I'm disappointed I forgot about John Ford.
Definitely one of the greatest American directors, but I do think Spielberg topped him.

costello
11-12-2006, 07:26 AM
is uwe boll american? maybe he's just the best in the world.

Bastard. You beat me to it.

costello
11-12-2006, 07:38 AM
Ralph Bakshi

LazyComix
11-12-2006, 08:39 AM
Just saw "The Departed" so I'm going with Scorsese... Kubrick is the closest to him... Spielberg, Tarantino as well.

If there's another vote for Whedon I'm putting my head through the monitor. :)

HCMarvel
11-12-2006, 08:59 AM
Spielberg is a very very entertaining director- but as far as masterpieces? He has raiders, jaws, and schindler's list. private ryan is close, e.t. is close. i dunno, i don't feel comfortable putting him with those others i listed. I think scorsese might be my pick. Or ford.

I think billy wilder was not born in america, am i right about that?

And i think Lang is still better than Herzog.

Jacob Lyon Goddard
11-12-2006, 10:52 AM
Robert Altman
Mike Nichols

THWIP!
11-12-2006, 11:47 AM
Kubrick
Tarantino
Scorsese
Hawks

Akira
11-12-2006, 11:52 AM
I'm not sure what people mean by making "American" movies with "American visions" as qualifications for being an American director. If the director was born in and primarily worked in America, shouldn't that be enough to qualify them as an American director? :-?

TonyFleecs
11-12-2006, 12:25 PM
I dunno. I like Whedon, Frakes, and Spielberg.
Correct.

Those are the three greatest american filmmakers of all time.

Hollingsworth
11-12-2006, 12:35 PM
Frakes? From Trek? What the hell are you guys smoking?

Kubrick for me.....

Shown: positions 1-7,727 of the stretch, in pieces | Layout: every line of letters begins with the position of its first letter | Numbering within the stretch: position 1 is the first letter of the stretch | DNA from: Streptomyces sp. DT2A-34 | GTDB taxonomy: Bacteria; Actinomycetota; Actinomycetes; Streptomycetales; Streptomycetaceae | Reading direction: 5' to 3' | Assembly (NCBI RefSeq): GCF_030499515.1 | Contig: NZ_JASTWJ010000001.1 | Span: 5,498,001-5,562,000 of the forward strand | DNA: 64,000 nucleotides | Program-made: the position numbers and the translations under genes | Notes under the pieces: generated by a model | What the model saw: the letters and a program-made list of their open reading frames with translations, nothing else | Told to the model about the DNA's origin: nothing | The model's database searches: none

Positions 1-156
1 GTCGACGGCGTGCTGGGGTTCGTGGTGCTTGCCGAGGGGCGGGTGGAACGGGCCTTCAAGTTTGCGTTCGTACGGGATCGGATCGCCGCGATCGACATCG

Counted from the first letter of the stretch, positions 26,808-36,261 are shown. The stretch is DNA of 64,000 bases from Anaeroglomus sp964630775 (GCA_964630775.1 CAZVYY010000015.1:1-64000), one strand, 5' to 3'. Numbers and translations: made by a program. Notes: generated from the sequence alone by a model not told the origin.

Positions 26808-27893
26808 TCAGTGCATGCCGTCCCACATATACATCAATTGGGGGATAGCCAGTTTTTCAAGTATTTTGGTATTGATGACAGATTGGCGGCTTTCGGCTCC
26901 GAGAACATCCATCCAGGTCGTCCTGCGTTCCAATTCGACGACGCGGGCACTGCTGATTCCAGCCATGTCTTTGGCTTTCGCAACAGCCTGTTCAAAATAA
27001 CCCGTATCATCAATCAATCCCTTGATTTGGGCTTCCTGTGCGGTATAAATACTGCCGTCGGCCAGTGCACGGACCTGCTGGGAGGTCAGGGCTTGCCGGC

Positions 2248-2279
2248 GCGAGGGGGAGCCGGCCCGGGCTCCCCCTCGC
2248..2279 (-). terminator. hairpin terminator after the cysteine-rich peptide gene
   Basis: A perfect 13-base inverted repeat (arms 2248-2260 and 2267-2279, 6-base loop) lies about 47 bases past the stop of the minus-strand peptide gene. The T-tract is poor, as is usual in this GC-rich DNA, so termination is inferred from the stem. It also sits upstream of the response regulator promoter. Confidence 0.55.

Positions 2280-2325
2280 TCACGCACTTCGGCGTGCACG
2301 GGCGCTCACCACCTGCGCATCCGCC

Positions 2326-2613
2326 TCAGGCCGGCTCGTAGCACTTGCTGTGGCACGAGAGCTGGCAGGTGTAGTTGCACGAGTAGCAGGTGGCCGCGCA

monkeyboy
11-12-2006, 12:40 PM
Tarrantino
Rodrigez
Zombie
Lucas (in the 70's and 80's)
Spielberg (again, in the 70's and 80's)
Coppola (Sophia not Francis Ford)
Burton
Meyer

TonyFleecs
11-12-2006, 01:09 PM
Frakes? From Trek? What the hell are you guys smoking?

Kubrick for me.....
I was doing the smarmy sarcasm thing... It's hard to read it that way when I don't use the emoticons.

Akira
11-12-2006, 01:19 PM
Tarrantino
Rodrigez
Zombie
Lucas (in the 70's and 80's)
Spielberg (again, in the 70's and 80's)
Coppola (Sophia not Francis Ford)
Burton
Meyer

Dude. Two movies...:no:

SCOURGE
11-12-2006, 01:19 PM
For me it is really a toss up between Scorsese and Speilberg...

glk
11-12-2006, 01:46 PM
Oliver Stone.

SCOURGE
11-12-2006, 01:47 PM
Oliver Stone.

Are you serious? Please for the love of god tell me you are kidding...

glk
11-12-2006, 01:49 PM
Are you serious? Please for the love of god tell me you are kidding...

Uh...

JFK
Platoon
Nixon
Born on the 4th of July
Wall Street

Why?

James Patrick
11-12-2006, 02:05 PM
It's not like other countries who have singe directors who separated themselves. American film is so rich and there are so many it becomes a different animal. But, if I had to pick one . . . I couldn't .. it'd be a tie between Steven and Marty.

Then there's Welles, Tarantino, Ford, Stone, and Coppala, and Allen.

Blake Sims
11-12-2006, 02:13 PM
Tarantino, Scorcesse, Allen, and Kubrick come to mind. Two of my own personal favorites are the Andersons (Wes and PT).

Freeway
11-12-2006, 02:36 PM
Scorsese.

Hollingsworth
11-12-2006, 02:40 PM
I was doing the smarmy sarcasm thing... It's hard to read it that way when I don't use the emoticons.

Yeah, but yours was not the first post, right? You were quoting someone who listed Whedon and Frakes.

TonyFleecs
11-12-2006, 02:55 PM
Yeah, but yours was not the first post, right? You were quoting someone who listed Whedon and Frakes.Yeah, he was serious.

Edit- Also, I wasn't busting on him to be a dick... I was just kind of shocked. That's like saying the best american comic artist is a toss up between Jack Kirby, Bendis on his Deep Space 9 adaption & Me (who's only done one thing that nobody saw).

TonyFleecs
11-12-2006, 03:39 PM
I think Scorsese's my pick too. The guy can do anything & do it great.

I dig Tarantino & PT Anderson a lot but they're both great in that they recognize what's great about other things and can figure out how to sharpen them & make them hit really hard. That's pretty abstract but you get what I'm saying.

Woody's amazing when he's on and decent when he's not on.

Welles is like the John Cazalle of directors, he did like 5 and came through every time.

Hitchcock's amazing but he didn't branch out much. He was comfortable in his genere and stayed there to master it.

I would've put Michael Mann in the running last year.... Before Miami Vice the guy had never let me down. But sort of like Hitchcock he mostly sticks to one kind of film (Insider being the big exception).